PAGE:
A lot of us don’t want to admit this, but summer here in Chicago is winding down, and it's already starting to feel like fall. But the farmers markets are still going strong, and there is an abundance of produce available, including fresh herbs. Fresh herbs will make every recipe you make much better than using a dry version of the same herb.
Herbs can be broken down into three categories:
- Annuals: plants that complete their lifecycle in a growing season, from seeds to flowers and back to seeds. Examples of annuals are basil, dill, cilantro, chervil, etc.
- Biennials: plants that complete their lifecycle in two growing seasons. Examples of biennials are parsley, watercress, sage, etc.
- Perennials: these plants survive winer to come back year after year for many seasons. Common examples are thyme, lavender, mint, chives, lemongrass, etc.
Basil is an aromatic herb, easy to work with and inexpensive, however it's very fragile and the leaves turn brown and bruise easy. My advice is to buy it often and use it fast. If stored in the refrigerator, place it in a brown bag in the lowest point in your fridge, which is also the warmest! The best way to have fresh basil all year round is to grow it. Basil is best used as a finishing component in dishes, such as sprinkled on top of mozzarella.
Parsley contains iron along with many other healthy nutrients. It is most often used to garnish food and make it look great! It can be sprinkled over your finished dish, added to a salad, or paired with fruit in a refreshing smoothie. There is two kinds of parsley, curly and the flat leaf Italian parsley. No rule exist as to when and which kind to use. I find Italian flat leaf parsley easier to work with, as it’s easier to chop and it has more favor.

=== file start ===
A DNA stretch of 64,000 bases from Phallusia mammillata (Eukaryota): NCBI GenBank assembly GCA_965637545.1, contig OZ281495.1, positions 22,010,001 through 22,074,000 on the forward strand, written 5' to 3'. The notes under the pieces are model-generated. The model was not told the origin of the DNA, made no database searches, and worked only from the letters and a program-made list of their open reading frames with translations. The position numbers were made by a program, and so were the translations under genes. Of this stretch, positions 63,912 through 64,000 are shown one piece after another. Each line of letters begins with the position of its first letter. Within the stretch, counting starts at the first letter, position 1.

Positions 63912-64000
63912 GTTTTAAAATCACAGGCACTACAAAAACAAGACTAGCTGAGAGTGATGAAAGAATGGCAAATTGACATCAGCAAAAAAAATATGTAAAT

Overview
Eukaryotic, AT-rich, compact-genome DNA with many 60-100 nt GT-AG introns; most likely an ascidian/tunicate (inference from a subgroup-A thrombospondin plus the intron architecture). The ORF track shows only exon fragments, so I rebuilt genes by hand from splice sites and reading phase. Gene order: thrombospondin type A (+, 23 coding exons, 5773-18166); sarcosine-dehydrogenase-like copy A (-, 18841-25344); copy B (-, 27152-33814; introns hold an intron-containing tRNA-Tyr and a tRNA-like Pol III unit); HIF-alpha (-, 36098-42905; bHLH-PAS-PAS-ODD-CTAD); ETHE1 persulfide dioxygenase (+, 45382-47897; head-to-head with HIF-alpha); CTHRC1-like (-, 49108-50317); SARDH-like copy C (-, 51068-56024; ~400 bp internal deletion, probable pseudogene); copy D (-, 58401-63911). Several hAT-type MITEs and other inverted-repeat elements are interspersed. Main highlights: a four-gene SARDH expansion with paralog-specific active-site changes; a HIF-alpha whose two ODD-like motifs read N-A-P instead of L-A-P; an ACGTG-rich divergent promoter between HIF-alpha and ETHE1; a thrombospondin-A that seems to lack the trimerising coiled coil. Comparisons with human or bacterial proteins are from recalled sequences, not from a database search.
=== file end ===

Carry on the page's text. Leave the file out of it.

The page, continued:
There are herb crispers, spinners, and lots of other gadgets for washing herbs. It's best to wash herbs whole, still on the stem, but don’t forget to pat them dry and let them dry before storing them in the refrigerator.
The perennials such as thyme work a little different. You only use the small leaves, which are removed from the stem, and finely chopped. Thyme is especially great added to your favorite marinade.
If you’re interested in learning more about herbs and spices, don't miss The Chopping Block's Beginner's Guide to Fresh Herbs and Spices. We also teach you how to work with these flavorful wonders and give you creative ways to use herbs when cooking in our Cooking Lab: Flavor Dynamics class.